Maher Cup Centenary
On Tuesday 4 May 1920 Edward John Maher motored into Tumut from Young with his wife Veronica (Ronnie) and three young children to take over the Wynyard Hotel. It was a quality hotel, with staff meeting tourists at the railway and arranged their onward travel up into the Snowy Mountains for fishing and sight-seeing.
Known as E.J. or simply Ted, and aged 32 he was a busy bloke going places. Within a year he had ticked off the following: donated a football cup in his name; captained a local football team; appointed chairman of the Tumut Ramblers Football Club; refereed and ran the line; led the change from union to league; joined the committees of the agricultural society, the turf club and a tennis club; shot at the Tumut Rifle Club, purchased the local Tattersalls licence, and played cricket.
His first love was probably cricket. He became patron of the local club and donated a bat to the Lizards cricket team, for whom he was an excellent batsman and useful bowler. He was reported to be handy at being ‘able to knock up a century or two’ and had taken ‘ten wickets in an innings’. At football he played as a half or centre. He was to played in two Maher Cup matches.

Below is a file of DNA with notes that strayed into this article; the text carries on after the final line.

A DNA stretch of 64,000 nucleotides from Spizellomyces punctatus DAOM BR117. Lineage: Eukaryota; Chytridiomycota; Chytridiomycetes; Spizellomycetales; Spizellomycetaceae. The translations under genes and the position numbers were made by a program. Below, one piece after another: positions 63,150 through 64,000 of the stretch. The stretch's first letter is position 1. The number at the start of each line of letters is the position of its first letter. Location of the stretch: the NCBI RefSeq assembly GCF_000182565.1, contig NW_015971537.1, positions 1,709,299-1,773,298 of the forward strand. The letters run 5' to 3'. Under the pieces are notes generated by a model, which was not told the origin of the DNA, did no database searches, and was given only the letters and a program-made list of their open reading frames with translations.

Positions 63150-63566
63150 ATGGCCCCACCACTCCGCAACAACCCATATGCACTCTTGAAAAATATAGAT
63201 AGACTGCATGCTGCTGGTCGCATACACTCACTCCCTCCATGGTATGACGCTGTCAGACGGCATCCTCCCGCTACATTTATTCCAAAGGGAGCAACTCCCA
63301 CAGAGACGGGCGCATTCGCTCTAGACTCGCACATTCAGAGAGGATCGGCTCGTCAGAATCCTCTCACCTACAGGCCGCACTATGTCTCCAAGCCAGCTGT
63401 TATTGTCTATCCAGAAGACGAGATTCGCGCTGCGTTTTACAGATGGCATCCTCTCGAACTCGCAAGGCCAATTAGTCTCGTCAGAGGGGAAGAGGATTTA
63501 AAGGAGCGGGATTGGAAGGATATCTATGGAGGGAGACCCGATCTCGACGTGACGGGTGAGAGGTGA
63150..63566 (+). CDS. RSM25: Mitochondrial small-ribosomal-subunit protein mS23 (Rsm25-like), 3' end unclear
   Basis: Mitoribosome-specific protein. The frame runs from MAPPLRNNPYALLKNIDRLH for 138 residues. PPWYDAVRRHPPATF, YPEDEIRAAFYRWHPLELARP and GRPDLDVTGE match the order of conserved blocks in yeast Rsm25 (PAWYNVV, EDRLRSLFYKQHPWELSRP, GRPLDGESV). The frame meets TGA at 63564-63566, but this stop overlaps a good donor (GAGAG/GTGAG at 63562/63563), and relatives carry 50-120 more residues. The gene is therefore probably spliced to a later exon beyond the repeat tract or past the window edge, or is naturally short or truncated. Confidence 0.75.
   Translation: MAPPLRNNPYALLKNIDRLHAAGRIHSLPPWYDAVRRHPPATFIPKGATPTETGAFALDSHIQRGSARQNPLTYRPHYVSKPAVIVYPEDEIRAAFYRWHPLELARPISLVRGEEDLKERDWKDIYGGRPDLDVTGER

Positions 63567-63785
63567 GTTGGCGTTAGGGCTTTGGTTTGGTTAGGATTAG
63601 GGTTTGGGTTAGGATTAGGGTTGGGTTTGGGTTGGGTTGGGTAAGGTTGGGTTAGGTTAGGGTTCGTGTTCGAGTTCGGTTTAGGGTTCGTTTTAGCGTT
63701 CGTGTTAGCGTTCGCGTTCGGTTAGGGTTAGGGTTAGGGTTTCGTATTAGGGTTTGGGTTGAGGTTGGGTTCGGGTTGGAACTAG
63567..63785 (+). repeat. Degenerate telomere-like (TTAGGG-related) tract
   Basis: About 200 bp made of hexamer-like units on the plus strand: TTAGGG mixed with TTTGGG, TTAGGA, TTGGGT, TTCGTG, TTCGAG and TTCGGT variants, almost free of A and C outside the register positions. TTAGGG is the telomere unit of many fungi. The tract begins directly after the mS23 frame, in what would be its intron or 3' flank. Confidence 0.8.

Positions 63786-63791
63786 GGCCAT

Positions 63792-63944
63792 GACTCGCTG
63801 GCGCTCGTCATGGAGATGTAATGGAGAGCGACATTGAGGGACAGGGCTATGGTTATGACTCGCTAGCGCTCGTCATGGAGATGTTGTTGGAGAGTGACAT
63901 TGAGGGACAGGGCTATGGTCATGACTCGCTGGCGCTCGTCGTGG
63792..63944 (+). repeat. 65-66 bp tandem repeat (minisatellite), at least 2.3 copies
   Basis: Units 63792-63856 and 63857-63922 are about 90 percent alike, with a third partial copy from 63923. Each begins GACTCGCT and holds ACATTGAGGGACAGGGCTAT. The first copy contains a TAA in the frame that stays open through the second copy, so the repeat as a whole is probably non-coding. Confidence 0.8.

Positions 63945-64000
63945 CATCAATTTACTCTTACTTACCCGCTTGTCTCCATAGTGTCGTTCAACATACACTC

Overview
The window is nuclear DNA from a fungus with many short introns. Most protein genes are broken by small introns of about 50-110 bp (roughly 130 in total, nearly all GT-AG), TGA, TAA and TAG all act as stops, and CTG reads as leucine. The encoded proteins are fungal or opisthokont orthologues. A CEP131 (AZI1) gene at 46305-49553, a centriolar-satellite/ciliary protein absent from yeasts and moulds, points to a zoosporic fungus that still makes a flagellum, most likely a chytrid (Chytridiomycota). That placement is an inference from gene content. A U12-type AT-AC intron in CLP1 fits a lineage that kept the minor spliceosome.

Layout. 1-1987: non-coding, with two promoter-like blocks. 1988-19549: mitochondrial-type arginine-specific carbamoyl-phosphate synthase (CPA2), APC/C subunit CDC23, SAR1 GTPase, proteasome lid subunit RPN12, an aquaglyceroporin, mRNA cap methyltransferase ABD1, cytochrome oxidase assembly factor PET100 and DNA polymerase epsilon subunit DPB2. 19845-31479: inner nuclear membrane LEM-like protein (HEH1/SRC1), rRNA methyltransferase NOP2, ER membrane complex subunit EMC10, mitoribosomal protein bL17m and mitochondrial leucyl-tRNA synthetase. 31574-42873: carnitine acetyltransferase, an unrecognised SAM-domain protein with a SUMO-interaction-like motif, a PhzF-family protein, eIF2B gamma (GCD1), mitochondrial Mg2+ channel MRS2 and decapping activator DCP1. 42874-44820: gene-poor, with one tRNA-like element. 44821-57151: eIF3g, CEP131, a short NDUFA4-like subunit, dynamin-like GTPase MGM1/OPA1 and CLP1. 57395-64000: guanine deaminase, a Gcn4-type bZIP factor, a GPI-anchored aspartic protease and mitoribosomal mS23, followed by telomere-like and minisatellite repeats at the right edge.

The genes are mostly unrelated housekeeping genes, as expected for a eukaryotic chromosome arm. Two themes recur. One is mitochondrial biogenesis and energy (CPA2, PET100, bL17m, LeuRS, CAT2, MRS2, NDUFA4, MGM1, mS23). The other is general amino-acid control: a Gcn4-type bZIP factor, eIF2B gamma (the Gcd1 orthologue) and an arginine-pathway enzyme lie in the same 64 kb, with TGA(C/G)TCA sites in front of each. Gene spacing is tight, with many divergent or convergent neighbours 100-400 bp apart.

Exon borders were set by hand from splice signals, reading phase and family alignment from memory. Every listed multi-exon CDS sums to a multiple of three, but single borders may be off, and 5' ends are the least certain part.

Born at Grant’s Corner outside Woodstock, Maher had establish a farm at Crowther, before swapping it for the local pub, the Calare Hotel in Bendick Murrell. He moved on to the grander Royal Hotel in Young before departing to the hill country. When he left Tumut in 1922 he continued in hotel businesses until his death in 1952.
His sporting cup was purchased in Sydney in 1919. It was much like others that businessmen, and particularly publicans, had long put up in Tumut and elsewhere for mutual promotion. Some other football cups in play in the southwest in 1920 were West Wyalong’s Chigwidden Cup (publican); Shields’ Cup of Barmedman (publican), Monty Mellor Cup, Temora (publican); Junee’s Monsignor Buckley Cup (priest); Murrumburrah’s Bond Memorial Cup (barber); Cootamundra’s E.O. Mangan (storekeeper) and Prentice Cups (publican) and the Albion Cup, Grenfell (hotel). That the Maher Challenge Cup eventually became famous was a matter of timing and good fortune.
 The Lizards were drawn from the northern (sunny) side of Wynyard Street. The opposition were named the Polar Bears.
 Burrowa News, 1 April 1949, p.8., http://nla.gov.au/nla.news-article102815059